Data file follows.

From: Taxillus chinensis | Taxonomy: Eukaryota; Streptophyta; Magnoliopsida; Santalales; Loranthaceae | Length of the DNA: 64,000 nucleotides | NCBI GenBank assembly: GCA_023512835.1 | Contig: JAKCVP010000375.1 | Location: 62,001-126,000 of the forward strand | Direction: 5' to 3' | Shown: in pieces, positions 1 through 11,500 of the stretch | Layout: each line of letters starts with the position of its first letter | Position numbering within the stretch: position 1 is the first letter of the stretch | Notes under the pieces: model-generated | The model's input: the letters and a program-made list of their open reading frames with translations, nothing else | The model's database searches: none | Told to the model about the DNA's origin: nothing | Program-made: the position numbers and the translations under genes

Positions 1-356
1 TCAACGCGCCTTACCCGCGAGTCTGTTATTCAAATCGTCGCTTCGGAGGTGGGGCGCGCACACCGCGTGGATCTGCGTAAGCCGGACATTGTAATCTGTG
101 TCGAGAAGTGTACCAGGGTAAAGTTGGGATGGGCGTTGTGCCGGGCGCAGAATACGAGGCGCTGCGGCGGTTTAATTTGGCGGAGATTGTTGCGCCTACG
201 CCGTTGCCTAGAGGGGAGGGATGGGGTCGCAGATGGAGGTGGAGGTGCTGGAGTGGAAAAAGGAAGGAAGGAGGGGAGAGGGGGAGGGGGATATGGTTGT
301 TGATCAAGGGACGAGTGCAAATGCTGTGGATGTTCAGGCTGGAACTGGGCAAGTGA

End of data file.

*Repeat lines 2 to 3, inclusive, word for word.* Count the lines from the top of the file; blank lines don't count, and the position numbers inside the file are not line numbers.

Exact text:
Positions 1-356
1 TCAACGCGCCTTACCCGCGAGTCTGTTATTCAAATCGTCGCTTCGGAGGTGGGGCGCGCACACCGCGTGGATCTGCGTAAGCCGGACATTGTAATCTGTG